Small was initially drawn to the Eastern Shore by a fascination with Tubman and Douglass, but her work has only become more relevant over the years. The North Carolina native sees the racist mindset of her former student persisting in towns like Salisbury, if not on the rise since the 2016 presidential election. She agrees with a former colleague’s assessment, comparing the Shore to Southern states like Mississippi, though the latter did in fact remove the Confederate symbol from its state flag last year. Yet it is not uncommon to see that emblem here, flying outside of backwoods homes or brandished across the belt buckles and bumper stickers of certain white residents.
In this summer’s protests over the Talbot Boys statue, some young men protectively encircled its base, with one carrying just the red-and-white portion of the Maryland flag, a symbol of the Confederacy. It wasn’t that many years ago when, in 1987, the Ku Klux Klan rallied on that same courthouse lawn in Talbot County, showing support for Tilghman Island residents who burned a cross on the yard of the town’s only Black family. Today, there are whispers of local Proud Boys.
“People might think it’s a thing of the past, but it still informs the present,” says Small. “The only place I’ve ever been called the N-word to my face is on the Eastern Shore—two times. I said preface it with ‘doctor.’”
Meanwhile, the Salisbury Lynching Memorial Task Force is also working closely with city government to bring the region’s dark past into the light. This month, the group will install a plaque at the courthouse for the local victims, also honoring an unidentified Black man, whose burned body was discovered the morning after white residents dragged the deceased Matthew Williams behind a car through the streets of Black neighborhoods. Similar initiatives are also underway across the Shore and state via the Maryland Lynching Truth and Reconciliation Commission, established by the General Assembly in 2019.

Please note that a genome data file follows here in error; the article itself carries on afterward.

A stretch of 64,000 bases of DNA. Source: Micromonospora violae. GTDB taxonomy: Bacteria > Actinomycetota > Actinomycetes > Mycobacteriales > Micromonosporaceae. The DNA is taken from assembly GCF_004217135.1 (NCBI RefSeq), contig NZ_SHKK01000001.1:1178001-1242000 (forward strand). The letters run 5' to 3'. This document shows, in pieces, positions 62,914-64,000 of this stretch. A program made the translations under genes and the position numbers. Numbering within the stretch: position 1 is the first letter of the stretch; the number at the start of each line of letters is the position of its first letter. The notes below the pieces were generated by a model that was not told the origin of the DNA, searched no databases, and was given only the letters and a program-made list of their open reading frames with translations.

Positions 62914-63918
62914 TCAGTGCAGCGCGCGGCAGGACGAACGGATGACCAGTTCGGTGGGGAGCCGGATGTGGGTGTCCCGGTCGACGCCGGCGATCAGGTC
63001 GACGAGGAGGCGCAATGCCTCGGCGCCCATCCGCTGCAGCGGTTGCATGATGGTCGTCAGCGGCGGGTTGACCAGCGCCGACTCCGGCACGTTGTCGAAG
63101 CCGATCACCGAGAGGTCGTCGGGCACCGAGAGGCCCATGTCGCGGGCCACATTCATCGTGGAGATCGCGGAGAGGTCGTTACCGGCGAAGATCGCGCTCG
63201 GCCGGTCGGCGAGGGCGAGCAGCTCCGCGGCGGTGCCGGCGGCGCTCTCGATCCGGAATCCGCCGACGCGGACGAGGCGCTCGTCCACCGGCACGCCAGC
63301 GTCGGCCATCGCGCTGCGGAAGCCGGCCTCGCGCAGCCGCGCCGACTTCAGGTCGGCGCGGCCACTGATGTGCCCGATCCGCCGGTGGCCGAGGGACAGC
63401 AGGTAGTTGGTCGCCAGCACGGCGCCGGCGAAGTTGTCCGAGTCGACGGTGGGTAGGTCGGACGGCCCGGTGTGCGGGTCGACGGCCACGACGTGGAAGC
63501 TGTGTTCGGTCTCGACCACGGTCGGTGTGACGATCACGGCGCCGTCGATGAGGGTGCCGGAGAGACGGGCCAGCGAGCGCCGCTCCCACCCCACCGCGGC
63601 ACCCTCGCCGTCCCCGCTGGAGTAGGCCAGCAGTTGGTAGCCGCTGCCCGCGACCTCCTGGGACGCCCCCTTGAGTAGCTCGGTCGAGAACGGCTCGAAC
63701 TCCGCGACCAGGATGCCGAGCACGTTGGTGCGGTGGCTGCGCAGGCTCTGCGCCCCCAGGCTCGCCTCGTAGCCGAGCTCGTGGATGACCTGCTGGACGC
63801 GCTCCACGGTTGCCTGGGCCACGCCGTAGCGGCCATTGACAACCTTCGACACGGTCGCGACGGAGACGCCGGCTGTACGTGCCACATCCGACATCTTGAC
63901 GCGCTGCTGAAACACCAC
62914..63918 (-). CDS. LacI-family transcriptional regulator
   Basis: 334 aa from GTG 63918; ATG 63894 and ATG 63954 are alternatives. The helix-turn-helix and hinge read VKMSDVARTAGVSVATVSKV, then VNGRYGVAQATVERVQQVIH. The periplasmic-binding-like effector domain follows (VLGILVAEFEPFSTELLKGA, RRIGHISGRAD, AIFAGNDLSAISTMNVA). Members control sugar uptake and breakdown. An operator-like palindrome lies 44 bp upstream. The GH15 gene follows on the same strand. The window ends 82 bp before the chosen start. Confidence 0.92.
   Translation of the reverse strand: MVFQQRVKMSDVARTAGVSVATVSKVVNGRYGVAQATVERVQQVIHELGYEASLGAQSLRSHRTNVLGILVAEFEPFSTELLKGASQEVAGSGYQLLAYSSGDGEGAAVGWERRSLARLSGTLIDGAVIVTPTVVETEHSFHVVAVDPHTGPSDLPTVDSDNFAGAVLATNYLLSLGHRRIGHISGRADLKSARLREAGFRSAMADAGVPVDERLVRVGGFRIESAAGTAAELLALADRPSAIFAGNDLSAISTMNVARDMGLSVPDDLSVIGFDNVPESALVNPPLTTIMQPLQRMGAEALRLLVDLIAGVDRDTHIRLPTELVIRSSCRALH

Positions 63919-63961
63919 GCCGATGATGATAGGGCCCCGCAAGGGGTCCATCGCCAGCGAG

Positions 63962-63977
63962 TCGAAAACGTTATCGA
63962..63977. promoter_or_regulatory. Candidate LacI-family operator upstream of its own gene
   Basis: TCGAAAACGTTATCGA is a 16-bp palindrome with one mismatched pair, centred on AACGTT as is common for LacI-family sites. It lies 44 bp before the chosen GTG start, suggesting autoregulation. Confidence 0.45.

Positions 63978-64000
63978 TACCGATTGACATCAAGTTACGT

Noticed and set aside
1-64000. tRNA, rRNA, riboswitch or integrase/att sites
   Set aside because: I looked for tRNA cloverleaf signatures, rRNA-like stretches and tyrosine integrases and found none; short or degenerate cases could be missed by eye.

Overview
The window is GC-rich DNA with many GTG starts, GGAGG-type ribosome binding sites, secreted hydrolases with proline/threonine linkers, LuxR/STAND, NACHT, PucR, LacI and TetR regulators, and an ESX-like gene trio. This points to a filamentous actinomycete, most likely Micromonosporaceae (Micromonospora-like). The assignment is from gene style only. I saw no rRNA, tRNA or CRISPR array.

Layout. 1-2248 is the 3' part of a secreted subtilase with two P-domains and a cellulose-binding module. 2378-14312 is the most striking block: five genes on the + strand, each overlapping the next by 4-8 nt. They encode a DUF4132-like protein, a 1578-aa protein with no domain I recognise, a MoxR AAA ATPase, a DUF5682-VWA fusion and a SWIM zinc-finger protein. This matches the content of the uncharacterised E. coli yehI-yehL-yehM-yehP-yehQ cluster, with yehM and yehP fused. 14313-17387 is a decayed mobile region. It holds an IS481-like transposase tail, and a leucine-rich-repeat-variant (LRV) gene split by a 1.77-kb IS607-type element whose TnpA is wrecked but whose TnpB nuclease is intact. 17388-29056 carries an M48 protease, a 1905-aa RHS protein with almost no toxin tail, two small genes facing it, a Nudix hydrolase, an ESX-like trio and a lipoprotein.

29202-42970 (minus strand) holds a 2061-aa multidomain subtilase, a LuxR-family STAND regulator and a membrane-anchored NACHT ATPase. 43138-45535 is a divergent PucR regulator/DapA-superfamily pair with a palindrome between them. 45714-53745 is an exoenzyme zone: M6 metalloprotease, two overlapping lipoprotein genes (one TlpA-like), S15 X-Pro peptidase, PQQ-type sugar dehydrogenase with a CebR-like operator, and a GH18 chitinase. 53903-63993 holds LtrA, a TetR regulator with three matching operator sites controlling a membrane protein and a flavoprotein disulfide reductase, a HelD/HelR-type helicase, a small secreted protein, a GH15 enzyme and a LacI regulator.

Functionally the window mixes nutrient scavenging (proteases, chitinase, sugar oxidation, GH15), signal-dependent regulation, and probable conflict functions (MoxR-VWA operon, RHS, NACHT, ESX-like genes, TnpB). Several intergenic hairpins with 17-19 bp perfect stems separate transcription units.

“It took years to convince our local Black community to have this conversation because the wounds were still fresh,” says task force co-chair Amber Green, also noting that many lifelong residents had never even heard of the lynchings, which were largely ignored by the local press. (Damning coverage in national media, including the Baltimore Sun, inspired newspaper boycotts that cut off outside views well into the 1970s.) “There was a lot of hesitancy. There are still living relatives of Matthew Williams, and of the man who he was accused of murdering. But we continued to push the message that domestic terrorism has a direct result in our country’s, and county’s, disparities. A lot of people just assume that the past is the past, get over it, but all of it is connected.”